As for the rest of the team, there isn’t one player on the Canucks entire roster that seems charismatic or interesting enough to want to sit down and have a beer with. The Canucks are the epitome of Team Nerd.  They are captained by an uninteresting Tony the Tiger look a like and backstopped by what appears to be a bottle of Crisco with a mask on. I’m not sure either the Boston Bruins or Tampa Bay Lightning will be much of a match for the Canucks in the final but I’m ready to put my support behind either one if it means the Canucks don’t win the Cup this year.

The “Golden Boy” Lays a “Golden Egg”

Posted in Sports with tags , , , , , , , , , , , , , , , , on May 30, 2010 by Jordan

Bush league players making up a bush league team.

Last weekend was the gold medal game for the 2010 Hockey World Championships in Germany.  Canada was not a participant in this game however after exiting the tournament in the quarterfinals with a 5-2 loss to the Russians.  I don’t really understand why Canadians don’t seem to care about the World Championships but they don’t.  Perhaps it’s because the tournament is rarely in North America or because it is over shadowed by the Stanley Cup playoffs.  I personally feel that it is because Canada sends a combination of the “B” and “C” squad players every year.  Obviously not all the best Canadian players can participate in the tournament depending on their success in the Stanley Cup playoffs.  However, a number of the best Canadian hockey players often forgo participating in the World Championships following their dismissal from the Stanley Cup playoffs with what I would consider very feeble excuses.

Living in “Crosby Land” I witness on a daily basis what an impact “The Messiah” has on this small community.  People that played novice hockey with him reminisce about “the good old days” and people that were at the Cole Harbour Subway at the same time as him once speak of him like they are best friends saying things like, “Sid had a great game last, just great!”  (Obviously because they are from Cole Harbour, they are on a “Sid” name basis with Crosby.)  When Crosby rejected Mark Messier’s offer to join Team Canada in Germany at the World Championships (I wonder if he had the jam to do this himself by the way?), Crosby’s reasoning and the community’s support of Crosby’s decision disappointed and frustrated me immensely.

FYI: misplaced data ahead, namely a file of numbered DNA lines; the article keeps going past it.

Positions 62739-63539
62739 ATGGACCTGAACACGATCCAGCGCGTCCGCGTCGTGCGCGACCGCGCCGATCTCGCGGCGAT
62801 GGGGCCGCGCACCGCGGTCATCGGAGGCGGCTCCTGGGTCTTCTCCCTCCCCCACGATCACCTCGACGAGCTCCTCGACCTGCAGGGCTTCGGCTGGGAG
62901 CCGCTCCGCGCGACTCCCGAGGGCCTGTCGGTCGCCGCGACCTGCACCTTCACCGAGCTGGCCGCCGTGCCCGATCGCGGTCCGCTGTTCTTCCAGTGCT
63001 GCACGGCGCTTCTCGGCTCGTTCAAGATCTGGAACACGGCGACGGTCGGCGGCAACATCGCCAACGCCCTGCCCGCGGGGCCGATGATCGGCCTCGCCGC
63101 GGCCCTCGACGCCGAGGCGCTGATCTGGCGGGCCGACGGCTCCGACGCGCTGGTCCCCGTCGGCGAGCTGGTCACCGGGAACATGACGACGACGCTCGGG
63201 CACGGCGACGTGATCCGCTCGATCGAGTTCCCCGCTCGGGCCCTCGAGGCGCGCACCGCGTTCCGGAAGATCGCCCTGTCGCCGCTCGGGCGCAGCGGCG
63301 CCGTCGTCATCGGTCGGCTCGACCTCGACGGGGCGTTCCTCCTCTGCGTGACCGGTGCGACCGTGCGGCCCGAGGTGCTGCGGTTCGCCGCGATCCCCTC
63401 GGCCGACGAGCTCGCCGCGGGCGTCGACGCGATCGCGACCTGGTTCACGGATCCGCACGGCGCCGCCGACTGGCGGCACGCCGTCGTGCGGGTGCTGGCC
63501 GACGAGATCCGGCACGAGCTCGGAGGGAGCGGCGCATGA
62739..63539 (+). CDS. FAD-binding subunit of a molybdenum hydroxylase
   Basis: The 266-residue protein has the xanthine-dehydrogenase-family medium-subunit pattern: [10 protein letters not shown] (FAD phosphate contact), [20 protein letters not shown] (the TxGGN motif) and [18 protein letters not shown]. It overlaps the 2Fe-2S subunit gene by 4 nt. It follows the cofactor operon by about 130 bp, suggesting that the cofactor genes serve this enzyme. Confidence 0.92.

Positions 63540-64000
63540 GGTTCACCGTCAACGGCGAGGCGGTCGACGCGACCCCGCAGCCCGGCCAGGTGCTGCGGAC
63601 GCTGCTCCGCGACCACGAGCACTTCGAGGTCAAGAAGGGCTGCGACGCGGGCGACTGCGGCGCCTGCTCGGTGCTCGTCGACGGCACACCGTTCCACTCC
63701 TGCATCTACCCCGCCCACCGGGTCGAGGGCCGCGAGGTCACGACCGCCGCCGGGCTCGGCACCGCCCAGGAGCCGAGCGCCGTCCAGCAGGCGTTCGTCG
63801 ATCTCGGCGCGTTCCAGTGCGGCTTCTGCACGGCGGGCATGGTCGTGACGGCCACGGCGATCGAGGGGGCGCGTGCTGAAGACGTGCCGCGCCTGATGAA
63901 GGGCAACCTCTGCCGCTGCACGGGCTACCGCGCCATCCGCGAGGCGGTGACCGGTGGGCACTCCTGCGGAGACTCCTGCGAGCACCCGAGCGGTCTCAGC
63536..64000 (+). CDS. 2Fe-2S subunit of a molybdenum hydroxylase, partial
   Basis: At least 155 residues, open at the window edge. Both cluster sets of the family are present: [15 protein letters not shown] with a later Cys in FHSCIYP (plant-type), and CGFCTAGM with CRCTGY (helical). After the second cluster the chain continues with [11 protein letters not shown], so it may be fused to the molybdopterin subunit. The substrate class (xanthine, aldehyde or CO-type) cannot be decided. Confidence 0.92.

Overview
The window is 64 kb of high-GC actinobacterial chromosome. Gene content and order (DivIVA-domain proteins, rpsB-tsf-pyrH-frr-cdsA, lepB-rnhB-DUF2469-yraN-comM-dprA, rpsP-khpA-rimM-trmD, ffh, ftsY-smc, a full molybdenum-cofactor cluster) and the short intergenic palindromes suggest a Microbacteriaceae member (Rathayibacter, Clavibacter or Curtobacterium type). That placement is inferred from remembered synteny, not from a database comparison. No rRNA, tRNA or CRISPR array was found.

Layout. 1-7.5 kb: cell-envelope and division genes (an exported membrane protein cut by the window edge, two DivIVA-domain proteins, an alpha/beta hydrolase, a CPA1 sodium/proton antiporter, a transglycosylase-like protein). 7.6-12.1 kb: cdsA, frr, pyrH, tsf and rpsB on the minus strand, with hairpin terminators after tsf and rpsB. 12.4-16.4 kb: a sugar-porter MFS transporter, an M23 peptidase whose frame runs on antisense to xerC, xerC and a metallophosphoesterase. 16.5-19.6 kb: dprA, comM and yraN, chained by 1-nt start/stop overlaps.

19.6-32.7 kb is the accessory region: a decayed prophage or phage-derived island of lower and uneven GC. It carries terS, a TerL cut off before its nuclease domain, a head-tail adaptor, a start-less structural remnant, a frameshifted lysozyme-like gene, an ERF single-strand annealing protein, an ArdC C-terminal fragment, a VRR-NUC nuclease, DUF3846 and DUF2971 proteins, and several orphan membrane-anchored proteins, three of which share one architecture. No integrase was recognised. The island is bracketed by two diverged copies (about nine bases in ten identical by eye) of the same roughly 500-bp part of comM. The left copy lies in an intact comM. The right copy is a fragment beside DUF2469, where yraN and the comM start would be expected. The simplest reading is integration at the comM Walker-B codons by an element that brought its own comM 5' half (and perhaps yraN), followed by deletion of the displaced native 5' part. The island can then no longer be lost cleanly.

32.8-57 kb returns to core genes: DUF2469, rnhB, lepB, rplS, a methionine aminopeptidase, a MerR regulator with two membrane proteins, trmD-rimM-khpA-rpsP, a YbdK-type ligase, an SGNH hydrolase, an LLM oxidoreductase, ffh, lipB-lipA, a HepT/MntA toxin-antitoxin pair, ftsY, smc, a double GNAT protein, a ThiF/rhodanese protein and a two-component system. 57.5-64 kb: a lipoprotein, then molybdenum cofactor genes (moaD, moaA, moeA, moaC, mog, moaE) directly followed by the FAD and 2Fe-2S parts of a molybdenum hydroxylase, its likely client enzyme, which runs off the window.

Crosby declined Messier’s offer sighting that it had been a long two years making it to the Stanley Cup finals back to back years and playing in the Olympics this past February.  One of the local radio stations held a pole asking listeners if Crosby should have gone to the World Championships or not and 85% supported his decision and reasoning not to attend the World Championships.

I want to make one thing clear before I continue; I am not a Crosby hater.  Crosby plays the game right and I have a lot of respect for that.  However, his rejection of the World Championship and reasoning to go along with his rejection is a pathetic and I believe it adds “diva” to the many adjectives used to describe Sidney Crosby.

Canada’s roster at the World Championships had one player on it from the Olympic roster and that was Cory Perry.  The Russians had fourteen players on their roster that were also in the Olympics and among those 14 players were Pavel Datsyuk, Sergie Gonchar and Evgeni Malkin.  Last time I checked all three of these players also played in the same back to back Stanley Cup Finals that Crosby played in.  Even more, in Canada’s 5-2 loss to the Russians that eliminated them from the tournament Datsyuk and Malkin combined for 3 of Russia’s 5 goals.  Do you think Crosby could have been of some help in this game?

People need to remember Crosby is a 23-year-old kid that has not yet come close the Gretzky like greatness.  In my opinion, he has also not earned the right to decline an invitation to help Hockey Canada because he doesn’t feel like playing and would prefer to rest.  He’s 23 years old, in peak physical condition, had no injuries at the time of the invitation and was asked to play in half a tournament.  Consequently, I would say the “Golden Boy” could learn a lot from his Russian colleagues about patriotism and dedication.

%d bloggers like this: